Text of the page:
Tag Archives: Peter Cushing

The Curse of Frankenstein

The-Curse-of-Frankenstein-1957-posterThe death in June of Christopher Lee spurred me chase up his remaining films I haven’t seen. One of these was The Curse of Frankenstein, the 1957 film credited with starting Hammer’s wave of horror film production which lasted until To the Devil a Daughter in 1976.

Around about the same time, I received a review copy of a book of the same name, part of the Devil’s Advocates series devoted to examining classics of horror cinema. The Curse of Frankenstein, by Marcus K Harmes, a lecturerer at the University of Southern Queensland, is recommended reading for anyone interested in the history of Hammer films and British horror cinema.

The film begins with a priest visiting Baron Victor Frankenstein (Peter Cushing) in the cell where the scientist is waiting to be guillotined for his crimes. Via flashbacks, director Terence Fisher establishes the Baron as a brilliant young man who, with the help of his tutor, Paul Krempe (Robert Urquhart), begins a series of experiments aimed at restoring life to dead tissue. They successfully bring a dead puppy back to life. Krempe wants to halt the experiments there, but Frankenstein has bigger plans. He wants to bring dead human flesh to life and steals body parts, including the brain of an eminent scientist who the Baron invites to dinner at his mansion and casually murders, to make the creature, played by Lee.… Read more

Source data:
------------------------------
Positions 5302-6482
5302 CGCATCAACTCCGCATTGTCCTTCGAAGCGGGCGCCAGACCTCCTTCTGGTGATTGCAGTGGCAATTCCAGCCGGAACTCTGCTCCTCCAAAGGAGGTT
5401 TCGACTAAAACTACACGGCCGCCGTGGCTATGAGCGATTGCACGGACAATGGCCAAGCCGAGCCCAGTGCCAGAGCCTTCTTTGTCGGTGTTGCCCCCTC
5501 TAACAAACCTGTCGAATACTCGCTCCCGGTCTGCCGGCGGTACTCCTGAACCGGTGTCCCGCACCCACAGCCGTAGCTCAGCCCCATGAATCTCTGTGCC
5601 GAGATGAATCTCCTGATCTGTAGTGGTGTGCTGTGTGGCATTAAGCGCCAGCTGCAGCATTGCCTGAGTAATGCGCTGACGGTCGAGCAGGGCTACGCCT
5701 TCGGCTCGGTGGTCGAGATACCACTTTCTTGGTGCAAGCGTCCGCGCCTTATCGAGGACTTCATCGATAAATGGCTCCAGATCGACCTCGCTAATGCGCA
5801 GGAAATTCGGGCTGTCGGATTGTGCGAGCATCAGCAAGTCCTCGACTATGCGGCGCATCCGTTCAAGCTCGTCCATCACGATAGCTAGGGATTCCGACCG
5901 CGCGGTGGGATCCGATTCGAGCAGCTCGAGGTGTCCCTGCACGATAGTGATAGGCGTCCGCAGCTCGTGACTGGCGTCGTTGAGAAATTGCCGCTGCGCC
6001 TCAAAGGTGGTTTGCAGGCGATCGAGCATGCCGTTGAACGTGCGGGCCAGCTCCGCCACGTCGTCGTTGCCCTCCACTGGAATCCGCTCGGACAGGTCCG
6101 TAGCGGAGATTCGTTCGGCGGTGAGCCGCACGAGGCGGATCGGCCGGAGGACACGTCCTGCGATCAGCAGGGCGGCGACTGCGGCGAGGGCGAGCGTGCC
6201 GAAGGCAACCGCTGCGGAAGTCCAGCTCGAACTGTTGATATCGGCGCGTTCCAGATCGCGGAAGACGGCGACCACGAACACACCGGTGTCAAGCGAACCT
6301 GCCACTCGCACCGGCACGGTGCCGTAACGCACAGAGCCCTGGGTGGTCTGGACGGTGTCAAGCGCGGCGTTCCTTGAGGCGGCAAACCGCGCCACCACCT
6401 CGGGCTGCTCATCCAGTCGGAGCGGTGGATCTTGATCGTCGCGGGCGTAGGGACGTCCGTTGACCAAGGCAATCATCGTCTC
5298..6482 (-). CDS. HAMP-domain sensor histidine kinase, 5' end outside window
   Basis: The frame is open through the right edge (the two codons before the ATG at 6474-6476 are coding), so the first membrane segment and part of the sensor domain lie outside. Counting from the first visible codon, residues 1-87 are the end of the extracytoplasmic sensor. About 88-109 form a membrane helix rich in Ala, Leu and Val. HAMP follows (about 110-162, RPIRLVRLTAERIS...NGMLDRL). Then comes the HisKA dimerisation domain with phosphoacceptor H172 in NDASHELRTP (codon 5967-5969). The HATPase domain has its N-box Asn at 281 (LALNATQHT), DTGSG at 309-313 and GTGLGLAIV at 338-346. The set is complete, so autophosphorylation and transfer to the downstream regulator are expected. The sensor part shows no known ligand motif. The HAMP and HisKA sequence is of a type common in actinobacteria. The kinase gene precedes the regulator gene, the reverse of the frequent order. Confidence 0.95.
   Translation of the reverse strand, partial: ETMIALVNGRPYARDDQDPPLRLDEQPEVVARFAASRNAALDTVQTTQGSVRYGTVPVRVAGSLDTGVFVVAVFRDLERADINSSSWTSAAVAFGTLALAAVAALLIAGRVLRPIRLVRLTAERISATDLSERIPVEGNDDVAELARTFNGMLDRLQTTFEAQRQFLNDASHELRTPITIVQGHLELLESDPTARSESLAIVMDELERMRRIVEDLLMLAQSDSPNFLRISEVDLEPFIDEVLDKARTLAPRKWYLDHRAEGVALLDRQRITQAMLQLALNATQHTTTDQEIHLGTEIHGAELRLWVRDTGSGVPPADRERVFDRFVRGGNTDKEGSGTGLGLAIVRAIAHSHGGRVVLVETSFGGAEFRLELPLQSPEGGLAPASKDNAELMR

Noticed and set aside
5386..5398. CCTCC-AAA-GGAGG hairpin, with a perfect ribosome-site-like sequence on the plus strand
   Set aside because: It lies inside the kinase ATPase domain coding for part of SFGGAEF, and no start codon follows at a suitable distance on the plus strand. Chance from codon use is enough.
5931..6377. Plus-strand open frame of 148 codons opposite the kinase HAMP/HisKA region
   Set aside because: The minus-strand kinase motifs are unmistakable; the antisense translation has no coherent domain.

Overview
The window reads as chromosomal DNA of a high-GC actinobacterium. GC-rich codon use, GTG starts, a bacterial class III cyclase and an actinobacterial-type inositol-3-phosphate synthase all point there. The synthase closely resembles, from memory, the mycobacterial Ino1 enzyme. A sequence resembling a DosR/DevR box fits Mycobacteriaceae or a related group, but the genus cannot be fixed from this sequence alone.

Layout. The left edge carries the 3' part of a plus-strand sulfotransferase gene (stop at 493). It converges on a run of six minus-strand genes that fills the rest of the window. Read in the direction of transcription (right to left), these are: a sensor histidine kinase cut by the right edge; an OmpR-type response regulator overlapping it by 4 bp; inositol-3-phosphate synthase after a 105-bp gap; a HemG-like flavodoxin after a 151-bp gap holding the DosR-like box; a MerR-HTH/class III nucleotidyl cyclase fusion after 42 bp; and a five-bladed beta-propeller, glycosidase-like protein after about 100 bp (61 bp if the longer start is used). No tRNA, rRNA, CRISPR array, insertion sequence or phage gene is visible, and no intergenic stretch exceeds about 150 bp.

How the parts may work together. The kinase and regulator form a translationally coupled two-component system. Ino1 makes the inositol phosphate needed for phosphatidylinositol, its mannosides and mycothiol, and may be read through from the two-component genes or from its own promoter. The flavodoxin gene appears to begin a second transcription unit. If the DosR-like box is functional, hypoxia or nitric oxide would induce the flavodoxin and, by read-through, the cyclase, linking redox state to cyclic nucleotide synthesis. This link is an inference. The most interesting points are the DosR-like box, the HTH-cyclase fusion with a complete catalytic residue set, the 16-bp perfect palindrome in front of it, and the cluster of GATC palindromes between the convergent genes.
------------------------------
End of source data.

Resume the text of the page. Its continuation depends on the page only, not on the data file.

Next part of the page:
Doctor who? Peter Cushing’s Dr Who and the Daleks turns 50

Dr Wo and the Daleks

With season nine of the new Doctor Who premiering on 19 September, it’s an ideal opportunity to revisit the one version of the character absent from the official Doctor Who pantheon: that played by Peter Cushing in Dr. Who and the Daleks, released 50 years ago on 23 August 1965.

Made by Amicus, a British production company best remembered for its low-to-medium budget horror films in the late 60s and early 70s, the film is widely derided by many fans and critics, unfairly in my opinion. I have a piece on the film on the British Film Institute site, which you can read in full here.

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